To Space or Not to Space:
An In-depth Comparison of Spacing and Form in Haiku
It is fair to say that haiku comes in various forms. There
is the "typical" 5-7-5 syllable pattern in three
lines as well as single lined haiku. Some haiku emphasize
single words while others seem to follow a free verse approach
with a looser form. This comparison paper will be discussing
the format of different haiku, by different authors. In particular,
spacing and how it affects the haiku, for example, whether
or not the spacing adds or detracts from the haiku, or whether
or not the spacing is essential to the haiku, are the issues
that will be examined.
(Raymond Roseliep, Haiku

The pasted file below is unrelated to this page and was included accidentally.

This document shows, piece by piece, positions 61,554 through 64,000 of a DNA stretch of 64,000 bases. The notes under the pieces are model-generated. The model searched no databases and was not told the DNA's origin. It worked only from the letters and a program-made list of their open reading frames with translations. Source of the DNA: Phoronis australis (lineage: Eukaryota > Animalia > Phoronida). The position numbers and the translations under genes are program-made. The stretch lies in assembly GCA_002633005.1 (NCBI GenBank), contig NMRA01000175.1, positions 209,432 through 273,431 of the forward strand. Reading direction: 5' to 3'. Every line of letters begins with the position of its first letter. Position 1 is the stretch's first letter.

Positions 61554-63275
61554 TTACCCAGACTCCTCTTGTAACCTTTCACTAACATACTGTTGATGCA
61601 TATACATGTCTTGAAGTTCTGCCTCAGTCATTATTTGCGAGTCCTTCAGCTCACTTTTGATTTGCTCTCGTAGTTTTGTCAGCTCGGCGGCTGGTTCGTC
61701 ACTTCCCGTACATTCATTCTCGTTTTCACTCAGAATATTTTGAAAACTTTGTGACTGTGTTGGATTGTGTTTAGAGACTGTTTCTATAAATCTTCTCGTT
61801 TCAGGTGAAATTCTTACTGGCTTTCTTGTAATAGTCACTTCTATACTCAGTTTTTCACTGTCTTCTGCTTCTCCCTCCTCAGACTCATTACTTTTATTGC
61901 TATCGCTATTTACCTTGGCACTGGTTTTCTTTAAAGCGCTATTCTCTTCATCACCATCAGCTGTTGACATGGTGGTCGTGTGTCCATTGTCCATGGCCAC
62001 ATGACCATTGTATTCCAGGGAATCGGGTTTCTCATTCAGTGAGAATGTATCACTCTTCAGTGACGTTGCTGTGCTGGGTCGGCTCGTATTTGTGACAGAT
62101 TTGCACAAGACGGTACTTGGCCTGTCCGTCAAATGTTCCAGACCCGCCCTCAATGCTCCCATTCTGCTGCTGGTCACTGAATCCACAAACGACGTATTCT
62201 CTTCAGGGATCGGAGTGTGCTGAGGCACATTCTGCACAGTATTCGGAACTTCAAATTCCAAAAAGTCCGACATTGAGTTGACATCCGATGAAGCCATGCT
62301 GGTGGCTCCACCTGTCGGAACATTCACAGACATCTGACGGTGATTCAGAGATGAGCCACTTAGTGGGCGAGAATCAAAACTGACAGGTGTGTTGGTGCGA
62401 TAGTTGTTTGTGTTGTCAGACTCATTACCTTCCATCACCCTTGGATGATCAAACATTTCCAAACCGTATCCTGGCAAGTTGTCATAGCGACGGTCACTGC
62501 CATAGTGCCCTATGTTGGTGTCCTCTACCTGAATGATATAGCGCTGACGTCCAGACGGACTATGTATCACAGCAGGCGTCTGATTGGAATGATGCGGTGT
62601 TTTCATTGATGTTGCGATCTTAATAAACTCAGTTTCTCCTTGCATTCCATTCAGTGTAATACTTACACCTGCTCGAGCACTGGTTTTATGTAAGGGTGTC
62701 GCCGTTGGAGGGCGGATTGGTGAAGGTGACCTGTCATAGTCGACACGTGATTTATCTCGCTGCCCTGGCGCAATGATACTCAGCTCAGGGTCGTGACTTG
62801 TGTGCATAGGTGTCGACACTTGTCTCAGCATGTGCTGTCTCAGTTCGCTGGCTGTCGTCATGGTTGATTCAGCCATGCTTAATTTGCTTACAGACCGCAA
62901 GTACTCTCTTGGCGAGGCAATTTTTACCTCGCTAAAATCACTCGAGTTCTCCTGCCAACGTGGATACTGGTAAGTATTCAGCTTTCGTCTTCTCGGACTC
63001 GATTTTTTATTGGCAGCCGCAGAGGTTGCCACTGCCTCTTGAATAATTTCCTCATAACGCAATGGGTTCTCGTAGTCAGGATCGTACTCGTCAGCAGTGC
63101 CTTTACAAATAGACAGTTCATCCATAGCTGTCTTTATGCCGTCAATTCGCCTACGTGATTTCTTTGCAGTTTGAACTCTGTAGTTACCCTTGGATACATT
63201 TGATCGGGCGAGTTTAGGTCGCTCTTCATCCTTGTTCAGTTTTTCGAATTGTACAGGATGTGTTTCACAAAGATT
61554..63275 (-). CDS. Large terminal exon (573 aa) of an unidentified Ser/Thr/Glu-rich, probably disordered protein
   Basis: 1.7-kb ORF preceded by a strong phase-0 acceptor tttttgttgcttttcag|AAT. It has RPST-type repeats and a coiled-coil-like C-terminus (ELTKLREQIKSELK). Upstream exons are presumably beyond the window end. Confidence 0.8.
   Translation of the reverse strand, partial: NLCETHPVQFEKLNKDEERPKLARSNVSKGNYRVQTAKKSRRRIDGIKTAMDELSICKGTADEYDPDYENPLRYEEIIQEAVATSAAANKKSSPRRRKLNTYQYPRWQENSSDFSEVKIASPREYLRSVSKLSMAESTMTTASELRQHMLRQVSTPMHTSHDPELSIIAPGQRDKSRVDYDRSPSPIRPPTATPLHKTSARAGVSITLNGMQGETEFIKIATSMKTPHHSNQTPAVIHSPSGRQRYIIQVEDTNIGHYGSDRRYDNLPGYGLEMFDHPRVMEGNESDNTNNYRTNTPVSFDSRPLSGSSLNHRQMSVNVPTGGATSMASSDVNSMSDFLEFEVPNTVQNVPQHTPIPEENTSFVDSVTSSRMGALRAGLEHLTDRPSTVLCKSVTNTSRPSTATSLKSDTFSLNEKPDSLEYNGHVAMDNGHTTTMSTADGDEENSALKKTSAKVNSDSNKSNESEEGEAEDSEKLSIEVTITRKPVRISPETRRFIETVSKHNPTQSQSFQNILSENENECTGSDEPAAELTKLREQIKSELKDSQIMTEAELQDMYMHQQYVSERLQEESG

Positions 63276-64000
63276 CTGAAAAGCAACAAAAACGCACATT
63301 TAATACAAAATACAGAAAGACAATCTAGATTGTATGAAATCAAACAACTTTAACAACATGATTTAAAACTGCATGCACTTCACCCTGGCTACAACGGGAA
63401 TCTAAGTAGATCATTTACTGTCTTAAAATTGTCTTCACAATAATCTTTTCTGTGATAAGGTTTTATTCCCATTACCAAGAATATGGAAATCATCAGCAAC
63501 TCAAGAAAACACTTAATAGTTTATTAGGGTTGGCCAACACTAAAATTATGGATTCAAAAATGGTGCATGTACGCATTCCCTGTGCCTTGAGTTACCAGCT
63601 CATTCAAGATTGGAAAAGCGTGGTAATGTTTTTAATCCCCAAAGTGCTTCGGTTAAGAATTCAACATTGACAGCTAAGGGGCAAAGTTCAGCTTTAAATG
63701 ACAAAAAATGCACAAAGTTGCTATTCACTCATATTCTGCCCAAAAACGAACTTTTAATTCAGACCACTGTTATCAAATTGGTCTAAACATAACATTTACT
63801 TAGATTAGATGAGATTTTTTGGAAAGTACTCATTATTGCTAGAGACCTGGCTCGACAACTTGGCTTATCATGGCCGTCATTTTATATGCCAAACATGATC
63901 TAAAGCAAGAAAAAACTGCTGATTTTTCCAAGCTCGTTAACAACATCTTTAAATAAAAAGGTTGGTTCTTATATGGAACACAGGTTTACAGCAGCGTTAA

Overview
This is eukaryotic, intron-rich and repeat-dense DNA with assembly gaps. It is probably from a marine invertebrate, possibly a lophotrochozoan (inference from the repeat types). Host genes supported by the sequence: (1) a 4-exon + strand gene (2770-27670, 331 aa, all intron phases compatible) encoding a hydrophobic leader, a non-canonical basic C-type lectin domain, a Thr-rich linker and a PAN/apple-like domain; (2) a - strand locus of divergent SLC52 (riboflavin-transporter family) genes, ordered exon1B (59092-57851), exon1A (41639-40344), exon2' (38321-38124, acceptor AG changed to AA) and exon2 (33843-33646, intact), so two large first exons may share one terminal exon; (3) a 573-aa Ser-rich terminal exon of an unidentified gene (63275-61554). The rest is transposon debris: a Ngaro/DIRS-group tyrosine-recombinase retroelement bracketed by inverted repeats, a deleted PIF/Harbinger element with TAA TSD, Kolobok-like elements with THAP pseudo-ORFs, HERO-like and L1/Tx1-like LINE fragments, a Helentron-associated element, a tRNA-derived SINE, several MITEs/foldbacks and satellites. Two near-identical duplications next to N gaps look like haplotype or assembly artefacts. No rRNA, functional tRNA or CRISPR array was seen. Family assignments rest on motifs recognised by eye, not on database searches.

walking the snow-crust
(Anita Virgil, Haiku
I have selected the pair of haiku above because both of
these haiku illustrate the story being told, or the image
being painted, in their haiku. Let me explain. The first haiku
looks exactly like it is pacing. Roseliep uses indentations
in the first and third lines, but not in the second to make
the poem look as though it is pacing. The lines themselves
move back and forth, representative of the pacing cat on the
ship. He is using the spacing of these lines to create a more
visual haiku. The content, or image, of this particular haiku
is nothing special, but the spacing gives it visual appeal.
In this case, I would argue that the spacing not only adds
to the haiku but is essential to it.
Likewise, the second haiku by Virgil also has visual appeal.
With the narrowing of the lines, created by centering the
haiku and using smaller words or shorter lines, this haiku
also does what it says: it sinks. Visually, it appears to
be sinking into nothing, much like the person walking along
the snow-crust. That person is playing a game, in a sense,